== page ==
THE BLOG
01/27/2016 05:30 pm ET Updated Jan 27, 2017

Moving Forward: Investing in Our Ports Is About Investing in Our Middle Class

Note: This is the third piece in a series that explores the connection between a robust transportation system and a stronger middle class. The second piece shows the positive impact investments in high speed rail can have on the economy and working families.

The modern, global economy lives by one rule: faster is better. As technology breakthroughs and innovations take hold, the world's markets demand efficiency, fluidity and speed. Nations that fail to keep up watch as other countries reap the benefits.

You would think America -- known for its forward-looking investments and innovations -- would have no problem meeting these demands. But, sadly, we're stuck in an era of underinvestment. Our task ahead -- as I recently wrote -- is to convince the people we elect that this era of dangerous austerity policies is nothing to brag about. It's harming American competitiveness and elected officials need to be held accountable if they don't listen.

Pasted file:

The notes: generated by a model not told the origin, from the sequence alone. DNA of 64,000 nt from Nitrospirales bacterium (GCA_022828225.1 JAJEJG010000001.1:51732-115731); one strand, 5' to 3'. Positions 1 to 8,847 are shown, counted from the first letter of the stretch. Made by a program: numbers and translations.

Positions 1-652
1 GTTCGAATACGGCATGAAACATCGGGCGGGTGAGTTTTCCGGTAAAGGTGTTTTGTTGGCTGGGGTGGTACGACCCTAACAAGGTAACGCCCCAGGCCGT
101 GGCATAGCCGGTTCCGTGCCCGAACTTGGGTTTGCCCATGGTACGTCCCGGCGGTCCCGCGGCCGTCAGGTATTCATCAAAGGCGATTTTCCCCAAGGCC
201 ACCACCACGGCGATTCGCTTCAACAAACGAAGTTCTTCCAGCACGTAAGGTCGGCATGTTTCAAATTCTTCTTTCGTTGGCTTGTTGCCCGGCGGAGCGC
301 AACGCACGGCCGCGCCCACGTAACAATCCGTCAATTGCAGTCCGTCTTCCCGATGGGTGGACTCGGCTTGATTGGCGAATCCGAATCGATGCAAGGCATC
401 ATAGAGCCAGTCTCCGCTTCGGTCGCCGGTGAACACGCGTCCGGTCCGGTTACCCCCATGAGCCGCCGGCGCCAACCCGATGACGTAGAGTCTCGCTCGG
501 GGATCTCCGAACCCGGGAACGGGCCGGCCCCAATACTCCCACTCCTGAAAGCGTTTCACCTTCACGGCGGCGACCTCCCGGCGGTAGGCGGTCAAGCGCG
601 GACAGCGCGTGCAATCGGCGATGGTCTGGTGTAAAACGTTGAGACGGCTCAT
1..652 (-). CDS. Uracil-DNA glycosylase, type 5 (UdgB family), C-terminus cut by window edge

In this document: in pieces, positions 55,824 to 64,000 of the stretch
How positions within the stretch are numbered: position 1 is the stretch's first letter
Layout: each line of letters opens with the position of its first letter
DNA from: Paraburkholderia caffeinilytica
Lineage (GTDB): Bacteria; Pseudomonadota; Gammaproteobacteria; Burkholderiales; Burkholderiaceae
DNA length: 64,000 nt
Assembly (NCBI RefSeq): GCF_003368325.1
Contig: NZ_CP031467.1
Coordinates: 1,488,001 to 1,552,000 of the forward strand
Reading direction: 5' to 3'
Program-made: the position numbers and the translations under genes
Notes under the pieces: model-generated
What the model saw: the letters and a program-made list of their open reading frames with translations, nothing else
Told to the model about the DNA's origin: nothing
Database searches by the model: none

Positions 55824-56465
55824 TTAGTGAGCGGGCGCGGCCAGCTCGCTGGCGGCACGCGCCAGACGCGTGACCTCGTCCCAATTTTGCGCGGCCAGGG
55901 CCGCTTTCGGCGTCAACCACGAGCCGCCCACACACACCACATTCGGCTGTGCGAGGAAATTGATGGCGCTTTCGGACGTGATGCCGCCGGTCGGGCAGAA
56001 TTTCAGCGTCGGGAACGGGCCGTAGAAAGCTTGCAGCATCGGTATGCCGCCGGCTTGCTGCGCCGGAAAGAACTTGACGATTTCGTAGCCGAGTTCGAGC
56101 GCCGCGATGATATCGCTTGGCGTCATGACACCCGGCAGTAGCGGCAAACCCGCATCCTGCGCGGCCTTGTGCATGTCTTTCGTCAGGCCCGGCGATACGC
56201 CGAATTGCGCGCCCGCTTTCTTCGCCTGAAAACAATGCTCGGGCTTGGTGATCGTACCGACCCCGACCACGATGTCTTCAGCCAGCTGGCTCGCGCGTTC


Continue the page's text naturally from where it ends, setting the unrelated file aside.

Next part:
Need proof? Just look at our degraded seaports. By acting as gateways to domestic and international markets, our ports play a critical role in our ability to quickly and efficiently transport raw materials, finished products and everything in between. While other nations see the value in port investments -- many of our global competitors have ports that can accommodate the largest, most modern ships -- U.S. politicians have allowed American seaports to fall behind. Narrow, shallow channels and outdated, inadequate facilities mean our ports struggle to keep up with demand. Many American ports cannot accommodate the world's largest ships. In this brutally competitive global economy, starving our ports of resources and infrastructure is tantamount to surrender.

In order to meet projected 2025 freight volumes, the American Association of Port Authorities says nearly a third of U.S. ports need $100 million each in upgrades. This level of underinvestment doesn't just affect seaside communities. America's chronically underfunded ports negatively impact our entire economy and undermine our already shrinking middle class.

That's because the inability of our ports to keep up with demand puts a significant strain on America's entire supply chain. Seventy percent of this country's imports and 75 percent of our exports go through our seaports, meaning inadequate infrastructure at a single port can create a ripple effect felt by millions. Take, for example, what happened last year at the Port of Virginia. A surge of containers from three large ships put the port over capacity, creating a traffic jam that was 13 lanes wide, 10 trucks deep and took eight hours to clear. Seven of our country's 10 busiest ports experience these kinds of congestion problems regularly, and massive delays due to underinvestment cost our economy billions each year and undercut middle-class jobs.